Peonies: Their origin and micropropagation

Through our research with these plants, we have become particularly fascinated with a whole new group of peonies known as Itohs or intersectional peonies.   To understand this group of peonies, we must know a bit of peony taxonomy.  Peonies were originally grouped with the Ranunculaceae, the Buttercup family.  They now have their own family designation: Paeoniaceae, comprised of one genus: Paeonia.   The genus is made up of 3 sections: Moutan, which are known as tree peonies; Onaepia, which includes only 2 species of little commercial interest, and  Paeon, which are known as herbaceous peonies.

Family : Paeoniaceae

Genus: Paeonia

Section:
Moutan Onaepia Paeon
P. rockii P. brownii P. lactiflora
P. x suffruticosa P. californica P. officinalis
P. lutea P. peregrina
P. wittmanniana
P. tenuifolia

 

Peony cultivars are sold as being of P. lactiflora origin, as hybrid herbaceous (crosses within the Paeon section), as Chinese or Japanese tree peonies (referring to their origin and not botanical differences), or as hybrid tree peonies (crosses within the Moutan section).  To this we can now also add another category, the Itoh or intersectional peonies.  These are crosses between the Paeon and Moutan sections, more specifically, between P. lactiflora (herbaceous) and P. lutea hybrids (tree peony).

This cross was thought impossible until a Japanese nurseryman, Toichi Itoh, succeeded in 1948 by crossing ‘Kakoden’ (P. lactiflora) with ‘Alice Harding’ (P. lutea hybrid).  Unfortunately he did not live to see his plants flower.  An American, Louis Smirnow, purchased 4 selections from Itoh’s widow and introduced them to North America as ‘Yellow Crown’, ‘Yellow Emperor’, ‘Yellow Heaven’ and ‘Yellow Dream’.  These first hybrids are inferior from a horticultural point of view to the new Itohs now available, but they inspired a number of  breeders to attempt similar crosses, in particular Roger Anderson, Don Hollingsworth, Don Smith and more recently, Thierry Rat.

The Itohs have been available on the collector’s market for about twenty years, but prices of US$200 – $1000 for a 3-5 eye division kept them well out of reach of all but the wealthiest collectors.  High prices and lack of availability have made these varieties particularly attractive for micropropagation.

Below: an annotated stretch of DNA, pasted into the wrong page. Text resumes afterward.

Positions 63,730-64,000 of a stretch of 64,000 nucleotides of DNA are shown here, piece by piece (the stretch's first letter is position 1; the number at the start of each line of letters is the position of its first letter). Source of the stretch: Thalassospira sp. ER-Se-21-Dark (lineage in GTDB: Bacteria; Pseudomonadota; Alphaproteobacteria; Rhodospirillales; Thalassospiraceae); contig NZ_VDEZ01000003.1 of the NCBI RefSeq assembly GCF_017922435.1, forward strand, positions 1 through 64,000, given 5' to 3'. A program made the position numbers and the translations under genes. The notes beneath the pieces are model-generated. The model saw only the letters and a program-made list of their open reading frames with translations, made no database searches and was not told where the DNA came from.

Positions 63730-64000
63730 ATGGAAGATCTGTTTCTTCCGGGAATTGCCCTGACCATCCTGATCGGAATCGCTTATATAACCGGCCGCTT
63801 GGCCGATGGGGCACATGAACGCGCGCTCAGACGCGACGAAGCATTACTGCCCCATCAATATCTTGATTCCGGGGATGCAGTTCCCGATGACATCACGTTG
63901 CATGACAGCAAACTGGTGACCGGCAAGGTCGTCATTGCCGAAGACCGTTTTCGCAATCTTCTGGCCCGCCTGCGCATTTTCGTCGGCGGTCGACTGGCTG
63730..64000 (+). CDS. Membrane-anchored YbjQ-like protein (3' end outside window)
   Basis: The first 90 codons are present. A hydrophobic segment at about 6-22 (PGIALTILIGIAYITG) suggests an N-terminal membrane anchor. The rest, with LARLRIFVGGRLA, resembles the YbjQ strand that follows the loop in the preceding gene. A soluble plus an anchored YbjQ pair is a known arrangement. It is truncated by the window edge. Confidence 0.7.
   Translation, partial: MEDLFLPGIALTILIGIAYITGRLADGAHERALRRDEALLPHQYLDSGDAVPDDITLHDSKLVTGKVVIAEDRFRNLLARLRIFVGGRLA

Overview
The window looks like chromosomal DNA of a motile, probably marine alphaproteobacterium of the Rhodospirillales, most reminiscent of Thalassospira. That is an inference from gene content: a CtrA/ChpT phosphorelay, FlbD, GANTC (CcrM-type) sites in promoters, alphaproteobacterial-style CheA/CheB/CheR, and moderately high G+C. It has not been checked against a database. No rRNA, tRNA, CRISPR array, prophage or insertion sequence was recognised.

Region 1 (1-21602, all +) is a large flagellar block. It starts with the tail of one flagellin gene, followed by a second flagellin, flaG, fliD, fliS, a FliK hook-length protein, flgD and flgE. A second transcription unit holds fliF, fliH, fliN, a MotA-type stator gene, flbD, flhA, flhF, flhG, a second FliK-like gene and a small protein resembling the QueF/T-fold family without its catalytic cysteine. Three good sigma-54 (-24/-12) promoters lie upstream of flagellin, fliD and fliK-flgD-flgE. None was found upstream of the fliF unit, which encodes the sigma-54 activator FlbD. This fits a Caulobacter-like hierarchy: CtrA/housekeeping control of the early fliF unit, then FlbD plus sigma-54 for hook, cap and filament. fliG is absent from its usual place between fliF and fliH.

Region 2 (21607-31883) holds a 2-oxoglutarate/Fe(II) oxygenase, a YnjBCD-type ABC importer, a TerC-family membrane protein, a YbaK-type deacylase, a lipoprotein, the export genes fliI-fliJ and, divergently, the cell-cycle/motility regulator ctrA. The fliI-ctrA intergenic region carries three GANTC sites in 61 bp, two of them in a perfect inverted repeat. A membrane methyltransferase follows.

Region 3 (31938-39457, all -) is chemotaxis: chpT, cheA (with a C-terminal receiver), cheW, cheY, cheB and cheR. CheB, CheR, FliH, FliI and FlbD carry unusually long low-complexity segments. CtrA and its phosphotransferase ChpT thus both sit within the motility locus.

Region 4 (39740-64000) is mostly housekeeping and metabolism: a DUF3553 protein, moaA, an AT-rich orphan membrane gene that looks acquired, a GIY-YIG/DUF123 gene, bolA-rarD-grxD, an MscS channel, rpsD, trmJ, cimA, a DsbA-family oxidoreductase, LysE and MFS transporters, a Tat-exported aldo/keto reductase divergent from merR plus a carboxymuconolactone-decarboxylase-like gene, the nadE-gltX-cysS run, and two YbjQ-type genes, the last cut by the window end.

Peonies have a determinant herbaceous growth habit, meaning that next season’s growth is determined by bud and storage root development in the fall.  On herbaceous peonies, buds are located at the crown of the plant and protected by the soil.  On tree peonies, the buds are located on lignified branches above soil and often not protected by snow, therefore they are not as winter hardy as herbaceous peonies.  By the way, tree peony is a misnomer because they are really shrubs. Itohs have an intermediate growth habit with most buds at the crown, but often some on the lower part of the stem as well.

This determinant growth habit makes peonies recalcitrant to in vitro propagation.  Despite this, Planteck has developed an economically feasible method for the micropropagation of peonies.  Planteck’s micropropagation program has been successful with all three major groups of peonies: herbaceous, tree and Itohs.  Genotype still has an important role to play and some cultivars from each of these groups respond better than others.

The tree peonies generally multiply very well, but rooting is more difficult.  This is only natural given that tree peonies are usually grafted onto herbaceous nurse roots until their own roots are strong enough to take over.  The advantage of micropropagated tree peonies is that they are immediately growing on their own roots.  ‘High Noon’ was our first micropropagated tree peony to flower.

Given the infrastructure required for in vitro propagation, herbaceous cultivars which were developed in the first half of the 20th century and are readily available from traditional field propagation are not economically interesting for propagation by tissue culture.   However, new herbaceous varieties with high market potential are being bred and micropropagation has a definite advantage to bringing new varieties to the market more quickly and in sufficient number to meet the demand (and therefore at a more accessible price).  Once again, new varieties must first be tested for their response to in vitro propagation.  Eg. Mackinac Grand.

To date, all of our micropropagated peonies have flowered true-to-type.  Our first micropropagated peony flowered in 2003.  Since then  thousands of hundred have reached flowering size in our demonstration garden and with our customers.